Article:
The Phaeacians did not participate in the Trojan War. The Greek name Φαίακες is derived from phaios (φαιός)[8] meaning gray. The Phaeacians in the Odyssey did not know Odysseus (although they knew of him, as evidenced by the tales of Demodocus), so they called him a "stranger". Odysseus however was the king of the majority of the Ionian Islands,[9] not only of Ithaca, but also "of Cephallenia, Neritum, Crocylea, Aegilips, Same and Zacynthus"[10] so if Scheria was Corfu, it would be surprising that the citizens of one of the Ionian Islands did not know Odysseus. Furthermore, when Odysseus reveals his identity, he says to the nobles: "...if I outlive this time of sorrow, I may be counted as your friend, though I live so far away from all of you"[11] indicating that Scheria was far away from Ithaca. Many characteristics of the Phaeacians, including their seafaring and relaxed lifestyle are suggestive of Minoan Crete. Aside from the seafaring prowess, the palace walls that shone like the Sun are read to be covered not by bronze but orichalcum. The latter similarities make Scheria also suggestive of Atlantis. Helena Blavatsky proposed in her Secret Doctrine (1888) that it was Homer before Plato who first wrote of Atlantis.[12] From the ancient times, some scholars having examined the work and the geography of Homer have suggested that Scheria was located in the Atlantic Ocean. Among them were Strabo and Plutarch.

Geographical account by Strabo[edit]

Approximately eight centuries after Homer, Strabo, the geographer criticized Polybius on the geography of the Odyssey. Strabo proposed that Scheria and Ogygia were located in the middle of the Atlantic Ocean.

At another instance he (Polybius) suppresses statements. For Homer says also "Now after the ship had left the river-stream of Oceanus"[13] and "In the island of Ogygia, where is the navel of the sea,"[14] where the daughter of Atlas lives; and again, regarding the Phaeacians, "Far apart we live in the wash of the waves, the farthermost of men, and no other mortals are conversant with us."[3] All these (incidents) clearly suggest that he (Homer) composed them to take place in the Atlantic Ocean.[15] (Strabo, 1.2.18)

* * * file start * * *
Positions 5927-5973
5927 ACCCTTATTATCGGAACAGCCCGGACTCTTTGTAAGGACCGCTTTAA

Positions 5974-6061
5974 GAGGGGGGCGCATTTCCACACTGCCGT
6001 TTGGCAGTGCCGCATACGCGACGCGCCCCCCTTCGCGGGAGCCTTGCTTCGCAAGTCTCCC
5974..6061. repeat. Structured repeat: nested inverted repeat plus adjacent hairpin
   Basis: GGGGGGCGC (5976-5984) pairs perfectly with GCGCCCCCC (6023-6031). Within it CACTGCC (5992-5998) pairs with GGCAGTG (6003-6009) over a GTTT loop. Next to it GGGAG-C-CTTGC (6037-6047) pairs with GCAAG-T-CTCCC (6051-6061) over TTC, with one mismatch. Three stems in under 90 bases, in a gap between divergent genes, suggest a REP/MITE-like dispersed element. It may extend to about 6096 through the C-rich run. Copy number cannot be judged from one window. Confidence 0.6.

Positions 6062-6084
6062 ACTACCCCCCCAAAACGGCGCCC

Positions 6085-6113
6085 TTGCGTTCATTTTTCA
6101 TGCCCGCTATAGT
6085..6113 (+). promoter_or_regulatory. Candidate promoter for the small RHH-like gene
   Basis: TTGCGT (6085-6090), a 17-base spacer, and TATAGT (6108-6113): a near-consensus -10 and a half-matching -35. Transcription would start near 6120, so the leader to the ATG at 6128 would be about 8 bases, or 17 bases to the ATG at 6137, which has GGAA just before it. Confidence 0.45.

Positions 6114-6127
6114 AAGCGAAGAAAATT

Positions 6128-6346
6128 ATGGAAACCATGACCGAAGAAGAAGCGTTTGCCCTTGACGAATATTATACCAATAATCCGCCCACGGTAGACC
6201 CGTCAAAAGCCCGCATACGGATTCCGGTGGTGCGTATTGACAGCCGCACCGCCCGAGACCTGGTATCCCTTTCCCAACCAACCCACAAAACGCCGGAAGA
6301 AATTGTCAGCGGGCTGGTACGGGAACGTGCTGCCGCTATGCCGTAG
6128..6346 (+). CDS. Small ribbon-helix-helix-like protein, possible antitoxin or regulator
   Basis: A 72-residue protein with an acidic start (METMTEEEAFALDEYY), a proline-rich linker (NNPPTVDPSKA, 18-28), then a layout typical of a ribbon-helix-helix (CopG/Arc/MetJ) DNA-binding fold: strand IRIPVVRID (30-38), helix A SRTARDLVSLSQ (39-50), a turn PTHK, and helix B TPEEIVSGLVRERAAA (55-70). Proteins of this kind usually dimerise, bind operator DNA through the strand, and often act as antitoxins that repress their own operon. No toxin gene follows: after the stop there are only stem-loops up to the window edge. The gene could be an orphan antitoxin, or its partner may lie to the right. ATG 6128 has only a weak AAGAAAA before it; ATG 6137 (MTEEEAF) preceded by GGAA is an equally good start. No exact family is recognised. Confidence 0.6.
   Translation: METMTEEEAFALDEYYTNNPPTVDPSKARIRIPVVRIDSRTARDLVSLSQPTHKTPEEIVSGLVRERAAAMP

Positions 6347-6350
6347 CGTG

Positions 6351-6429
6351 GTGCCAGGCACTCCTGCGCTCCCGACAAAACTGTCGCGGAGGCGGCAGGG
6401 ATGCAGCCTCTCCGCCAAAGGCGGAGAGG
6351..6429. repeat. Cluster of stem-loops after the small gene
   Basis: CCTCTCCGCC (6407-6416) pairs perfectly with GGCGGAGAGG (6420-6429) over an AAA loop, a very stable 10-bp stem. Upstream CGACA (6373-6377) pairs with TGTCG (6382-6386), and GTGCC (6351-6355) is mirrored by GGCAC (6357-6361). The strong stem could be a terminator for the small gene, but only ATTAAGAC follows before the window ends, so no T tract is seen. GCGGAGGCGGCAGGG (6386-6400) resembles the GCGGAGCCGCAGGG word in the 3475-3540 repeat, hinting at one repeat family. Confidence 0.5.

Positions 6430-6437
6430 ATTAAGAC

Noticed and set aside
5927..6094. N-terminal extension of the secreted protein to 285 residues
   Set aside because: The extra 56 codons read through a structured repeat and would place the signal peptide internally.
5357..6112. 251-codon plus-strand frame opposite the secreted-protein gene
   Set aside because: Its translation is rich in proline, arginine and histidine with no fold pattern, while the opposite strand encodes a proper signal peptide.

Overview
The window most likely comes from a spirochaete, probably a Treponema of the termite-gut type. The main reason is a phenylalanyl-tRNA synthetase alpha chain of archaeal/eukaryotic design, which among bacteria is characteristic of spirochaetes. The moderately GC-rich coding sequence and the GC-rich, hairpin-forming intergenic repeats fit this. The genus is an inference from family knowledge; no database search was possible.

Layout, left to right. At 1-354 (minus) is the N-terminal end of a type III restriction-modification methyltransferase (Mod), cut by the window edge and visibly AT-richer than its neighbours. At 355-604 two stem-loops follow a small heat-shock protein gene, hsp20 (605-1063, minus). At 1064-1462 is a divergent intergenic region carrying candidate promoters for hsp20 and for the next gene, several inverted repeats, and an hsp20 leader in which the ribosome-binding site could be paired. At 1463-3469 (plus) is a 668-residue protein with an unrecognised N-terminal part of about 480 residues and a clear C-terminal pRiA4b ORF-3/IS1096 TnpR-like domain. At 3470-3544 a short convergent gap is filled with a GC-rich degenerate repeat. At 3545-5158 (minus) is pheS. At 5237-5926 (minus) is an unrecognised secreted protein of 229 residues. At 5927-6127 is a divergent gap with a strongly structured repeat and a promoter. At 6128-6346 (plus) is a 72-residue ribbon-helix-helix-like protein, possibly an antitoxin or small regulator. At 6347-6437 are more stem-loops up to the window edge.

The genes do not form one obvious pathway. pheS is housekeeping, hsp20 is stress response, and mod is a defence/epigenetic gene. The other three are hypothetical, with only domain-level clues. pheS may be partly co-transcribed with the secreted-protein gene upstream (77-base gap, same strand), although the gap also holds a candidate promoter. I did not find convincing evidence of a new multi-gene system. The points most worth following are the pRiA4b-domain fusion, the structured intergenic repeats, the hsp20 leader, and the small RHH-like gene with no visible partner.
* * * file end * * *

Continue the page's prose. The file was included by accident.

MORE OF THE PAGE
1. ^ Homer, Odyssey, 5, 270
  2. ^ This is one of the earliest mentions of some sort of ball in world literature
  3. ^ a b Homer, Odyssey, 6.204
  4. ^ This is one of the earliest descriptions of a garden in world literature
  5. ^ Homer, Odyssey, 7.320
  6. ^ Homer, Odyssey, Book VIII 555-563
  7. ^ a b Odyssey, Book XIII 84-88
  8. ^ Entry: φαιός at Liddell & Scott, A Greek-English Lexicon.
  9. ^ Map of Ionian Islands
  10. ^ Iliad, Book II
  11. ^ Odyssey, Book IX, 17
  12. ^ "It was not he [Plato] who invented it [the story of Atlantis], since Homer, who preceded him by many centuries, also speaks of the Atlantes and of their island in his Odyssey. Secret Doctrine, vol 2. pt3, ch6.
  13. ^ Odyssey, XII, 1
  14. ^ Odyssey, I, 50
  15. ^ The original text of this passage by Strabo is ταῦτα γὰρ πάντα φανερῶς ἐν τῷ Ἀτλαντικῷ πελάγει πλαττόμενα δηλοῦται.